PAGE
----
Long: Today marks one last time for Dale Earnhardt Jr., fans at Talladega

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TALLADEGA, Alabama — They fell asleep embraced by the lingering aroma from their campfire. A day of relaxing and partying stretched into the night, and it was time for a few hours of respite before the new day, one some had awaited months to arrive.

Buoyed by his pole-winning effort Saturday, many in the Talladega Superspeedway campgrounds are filled with hope that Dale Earnhardt Jr. wins today in his final Cup race at a track as synonymous with the Earnhardt family as any on the NASCAR circuit.

Hope is a powerful thing. While it cannot make an engine turn more RPMs or the air glide over a car in the most efficient manner, it has led many to Talladega on a pilgrimage to see Earnhardt lead the field one more time.

It already has been a memorable couple of days for Earnhardt. On Friday, the track gave him the car his father raced in 1979 and 1980 (clinching the first of his seven titles in that car in ’80). A day later, Earnhardt won his first career Talladega pole.

Along with the buildup to today’s race (2 p.m. ET on NBC) has come the chance for reflection for Earnhardt.

“The end of the season is coming really fast,’’ Earnhardt said Saturday. “I didn’t really feel much emotion about that and the finality of it until maybe this weekend.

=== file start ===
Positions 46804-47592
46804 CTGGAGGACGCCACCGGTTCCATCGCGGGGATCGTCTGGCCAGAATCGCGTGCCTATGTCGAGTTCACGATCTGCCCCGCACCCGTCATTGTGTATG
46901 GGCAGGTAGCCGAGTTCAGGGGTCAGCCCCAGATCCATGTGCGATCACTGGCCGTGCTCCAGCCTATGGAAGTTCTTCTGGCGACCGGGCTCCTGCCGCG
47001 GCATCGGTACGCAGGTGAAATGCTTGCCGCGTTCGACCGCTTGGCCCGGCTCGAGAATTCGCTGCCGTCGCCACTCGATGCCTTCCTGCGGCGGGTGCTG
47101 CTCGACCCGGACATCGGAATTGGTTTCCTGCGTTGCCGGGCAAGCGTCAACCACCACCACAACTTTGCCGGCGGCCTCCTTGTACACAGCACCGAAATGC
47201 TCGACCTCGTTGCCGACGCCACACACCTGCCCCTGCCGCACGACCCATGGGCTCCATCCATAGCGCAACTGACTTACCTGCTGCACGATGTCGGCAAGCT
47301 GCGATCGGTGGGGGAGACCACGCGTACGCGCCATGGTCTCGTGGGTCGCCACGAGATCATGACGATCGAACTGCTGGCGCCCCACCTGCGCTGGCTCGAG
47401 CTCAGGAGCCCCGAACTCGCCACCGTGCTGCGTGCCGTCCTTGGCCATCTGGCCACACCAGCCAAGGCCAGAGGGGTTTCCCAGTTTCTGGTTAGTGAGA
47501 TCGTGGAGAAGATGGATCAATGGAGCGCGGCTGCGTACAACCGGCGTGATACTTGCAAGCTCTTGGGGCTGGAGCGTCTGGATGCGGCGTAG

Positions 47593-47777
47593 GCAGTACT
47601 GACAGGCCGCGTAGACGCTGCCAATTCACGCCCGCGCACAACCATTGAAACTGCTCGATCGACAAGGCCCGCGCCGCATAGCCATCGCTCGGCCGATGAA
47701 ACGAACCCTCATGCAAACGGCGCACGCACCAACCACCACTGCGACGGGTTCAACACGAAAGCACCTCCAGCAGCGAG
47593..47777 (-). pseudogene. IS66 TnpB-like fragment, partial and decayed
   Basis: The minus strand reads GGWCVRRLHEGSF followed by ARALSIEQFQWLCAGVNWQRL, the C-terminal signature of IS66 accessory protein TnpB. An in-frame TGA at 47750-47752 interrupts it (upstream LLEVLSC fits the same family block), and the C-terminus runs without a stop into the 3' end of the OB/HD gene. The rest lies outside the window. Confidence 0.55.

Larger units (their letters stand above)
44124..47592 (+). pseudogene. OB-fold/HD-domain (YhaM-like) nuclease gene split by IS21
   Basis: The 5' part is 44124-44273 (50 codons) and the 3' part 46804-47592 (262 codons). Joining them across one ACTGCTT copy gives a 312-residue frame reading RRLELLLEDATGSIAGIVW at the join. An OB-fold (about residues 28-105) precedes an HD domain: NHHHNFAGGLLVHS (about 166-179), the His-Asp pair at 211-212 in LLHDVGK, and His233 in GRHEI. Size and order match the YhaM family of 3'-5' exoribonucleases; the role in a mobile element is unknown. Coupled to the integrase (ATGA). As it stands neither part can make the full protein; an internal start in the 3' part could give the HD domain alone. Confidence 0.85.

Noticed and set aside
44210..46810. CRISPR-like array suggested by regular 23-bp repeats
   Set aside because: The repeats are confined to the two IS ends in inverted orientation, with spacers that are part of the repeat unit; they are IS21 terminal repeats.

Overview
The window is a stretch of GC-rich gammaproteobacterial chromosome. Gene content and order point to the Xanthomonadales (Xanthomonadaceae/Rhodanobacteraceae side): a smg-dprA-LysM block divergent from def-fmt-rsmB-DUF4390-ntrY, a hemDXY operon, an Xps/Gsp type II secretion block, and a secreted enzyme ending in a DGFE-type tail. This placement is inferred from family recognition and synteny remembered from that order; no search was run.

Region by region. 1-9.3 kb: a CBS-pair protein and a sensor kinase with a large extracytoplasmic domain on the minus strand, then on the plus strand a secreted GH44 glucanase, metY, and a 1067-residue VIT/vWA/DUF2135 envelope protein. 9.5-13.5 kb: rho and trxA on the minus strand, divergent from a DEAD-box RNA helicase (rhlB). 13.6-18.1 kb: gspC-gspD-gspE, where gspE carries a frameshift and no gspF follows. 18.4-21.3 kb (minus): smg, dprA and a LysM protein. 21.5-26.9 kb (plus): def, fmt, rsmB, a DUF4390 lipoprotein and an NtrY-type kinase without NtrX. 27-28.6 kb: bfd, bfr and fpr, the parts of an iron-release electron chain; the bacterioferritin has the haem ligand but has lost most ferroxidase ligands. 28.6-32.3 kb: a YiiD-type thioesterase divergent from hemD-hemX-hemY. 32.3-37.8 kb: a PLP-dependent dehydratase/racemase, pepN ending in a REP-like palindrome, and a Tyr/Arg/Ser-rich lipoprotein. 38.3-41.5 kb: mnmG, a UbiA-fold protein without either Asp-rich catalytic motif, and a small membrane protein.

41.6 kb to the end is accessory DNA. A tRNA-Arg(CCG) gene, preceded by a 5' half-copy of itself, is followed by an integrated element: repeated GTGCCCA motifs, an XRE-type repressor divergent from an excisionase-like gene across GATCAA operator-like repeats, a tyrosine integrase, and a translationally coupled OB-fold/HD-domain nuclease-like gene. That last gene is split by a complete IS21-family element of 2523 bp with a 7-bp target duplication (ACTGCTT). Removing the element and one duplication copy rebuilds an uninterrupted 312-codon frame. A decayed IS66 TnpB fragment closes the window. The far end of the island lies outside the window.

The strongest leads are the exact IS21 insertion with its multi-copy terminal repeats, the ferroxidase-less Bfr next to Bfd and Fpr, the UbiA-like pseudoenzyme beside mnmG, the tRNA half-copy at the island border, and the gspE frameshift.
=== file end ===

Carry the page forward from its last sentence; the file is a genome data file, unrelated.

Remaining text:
“These few weeks will go by so fast, and that’s it. There’s no reliving it. So, I think I’m starting to take it in just a little bit in letting myself feeling some emotion about it.’’

Earnhardt has had the chance to reflect because of the weekend’s gradual pace. This is typical Talladega. Most of the energy and nearly all the anxiety are packed into race day.

Earnhardt noted there was no fretting about pulling speed from the car because what teams have when they unload is about all they’re going to have at a restrictor-plate track, unlike other tracks where teams can make many more adjustments.

If you’re slow this weekend, there’s resignation. If you’re fast, there’s a comfort.

That’s allowed Earnhardt to ponder a career coming to a close and one last run at a track that has provided so many memorable moments.

It was at this track where his father went from 16th to first in the final five laps in 2000 to win what would be his final Cup race. Years later, Earnhardt watched a video of those final laps. When his father rocketed off Turn 2 and passed six cars on the way into Turn 3, beginning his charge to victory, a smile formed on Earnhardt’s face and widened with each car his father dispatched. “Man’’ was all Earnhardt could say, pride and wonderment spilling out in one syllable.

It also was here where Earnhardt won in the fall of 2001. That victory was important to him because of questions he faced about his win at Daytona in July, the first race there since his father’s death in the 2001 Daytona 500. Earnhardt stated Friday that Jimmy Spencer’s comments questioning the legitimacy of that victory still upset him and how his success after that event proved his win was legit.